Table 4 Categorization into the continuum of implementation [17]
Table 5 Details of publications categorized as informing scale-up, stratified by year


The number of articles (n = 51) evaluating the implementation of cervical cancer screening programs in limited resource settings is relatively small compared to the total number of articles identified through the review. Of note, we identified only five papers in low-income countries where settings are likely to have the greatest barriers to building sustainable capacity for cervical cancer screening and where, arguably, there is the most to be learned in vastly improving systems and approaches for screening. Of our reviewed articles, the majority (52.9%) were published between 2011 and 2015, suggesting an upward trend of reporting with the later time of publication. The reporting of experiences and sharing of best practices will contribute to our collective ability to overcome the many challenges in ensuring ultimate sustainability of these programs [76, 77].

The identified studies cover a range of cervical cancer screening methodologies with VIA being the most utilized and studied in our included papers. In addition, 46 (90.2%) papers describe research in decentralized settings with the majority of these (33 of 46, 71.7%) at the district or city level. As well, given the significant shortage of healthcare workforce globally [78], especially in resource-limited settings, it is not surprising that the overwhelming number of supply-side focused studies (32 of 37, 86.5%) considered capacity building. These findings may reflect a trend to integrate an effective, low-resource appropriate technology into existing health services in response to inequities in women’s health care and to strengthen primary health care in decentralized community health systems. The 2008 call [79] to offer more comprehensive packages of basic health services (including improved preventive care services) in all settings and more recent calls [12] to address non-communicable diseases (NCDs) are also consistent with this trend.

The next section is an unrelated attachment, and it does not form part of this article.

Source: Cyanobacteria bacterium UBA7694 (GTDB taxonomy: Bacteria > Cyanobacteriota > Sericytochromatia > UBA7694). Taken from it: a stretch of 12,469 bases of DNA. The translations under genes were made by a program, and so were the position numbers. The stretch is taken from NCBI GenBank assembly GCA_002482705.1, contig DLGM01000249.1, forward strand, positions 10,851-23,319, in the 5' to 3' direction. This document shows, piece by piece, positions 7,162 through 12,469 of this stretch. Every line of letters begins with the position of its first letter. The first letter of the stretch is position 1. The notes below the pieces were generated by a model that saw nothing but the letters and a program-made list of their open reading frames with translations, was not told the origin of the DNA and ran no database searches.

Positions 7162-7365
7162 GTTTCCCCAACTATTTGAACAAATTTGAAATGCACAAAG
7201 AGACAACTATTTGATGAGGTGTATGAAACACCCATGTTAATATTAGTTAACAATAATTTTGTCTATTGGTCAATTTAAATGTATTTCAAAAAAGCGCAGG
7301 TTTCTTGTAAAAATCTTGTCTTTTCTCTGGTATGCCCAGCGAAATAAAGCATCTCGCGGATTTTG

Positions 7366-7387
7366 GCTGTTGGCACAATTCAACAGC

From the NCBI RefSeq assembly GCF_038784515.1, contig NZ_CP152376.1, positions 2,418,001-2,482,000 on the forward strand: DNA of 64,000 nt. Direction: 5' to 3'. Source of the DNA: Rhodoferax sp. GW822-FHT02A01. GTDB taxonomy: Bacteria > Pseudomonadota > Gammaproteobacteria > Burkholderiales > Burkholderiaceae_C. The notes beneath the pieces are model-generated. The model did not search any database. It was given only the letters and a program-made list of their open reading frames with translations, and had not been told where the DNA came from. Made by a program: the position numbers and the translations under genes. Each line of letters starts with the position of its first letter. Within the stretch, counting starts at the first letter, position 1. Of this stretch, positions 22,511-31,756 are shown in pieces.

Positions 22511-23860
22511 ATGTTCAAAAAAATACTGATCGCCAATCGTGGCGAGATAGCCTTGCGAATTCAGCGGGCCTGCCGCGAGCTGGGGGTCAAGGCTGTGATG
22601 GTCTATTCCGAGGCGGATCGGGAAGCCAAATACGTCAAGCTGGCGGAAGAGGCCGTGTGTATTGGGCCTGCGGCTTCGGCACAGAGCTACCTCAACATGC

These findings provide some insight into the cervical cancer screening implementation literature. We note that articles commonly describe community- and client-relevant implications and explore challenges to human resources. Of interest, however, our analysis reveals that a relatively small percentage of papers describe or report quality assurance themes (25.5%) and a very low percentage (3.9%) describe quality improvement activities related to the implemented health service. Given that only 23.5% of all papers are describing “policy” in explicit terms, the present findings also illustrate a major gap in the literature regarding policy development around the long-term sustainment of cervical cancer screening programs.

Demand-side barriers are identified in 51% of reviewed articles with the most frequent focus on comfort, knowledge gaps, personal sensitivity, and cost. Provider issues (78.6%) make up most supply-side barriers. Much can also be learned from implementation evaluations describing other systems-level issues. The present analysis highlights other explicit concerns including cost, equipment, management practices, space, supervision, and infrastructure.

“Proof of Concept” papers describe studies where implementation is not relevant, or implementation is relevant but not considered as research questions. The context of these studies is focused and the factors affecting implementation are not relevant, fixed, or ignored. Because 20 studies fell into the “Proof of Concept” category and 13 in the “Proof of Implementation,” one could conclude that many of the published articles investigating cervical cancer screening programs are not implicitly structured to provide meaningful information of the real world context in which the research project occurs.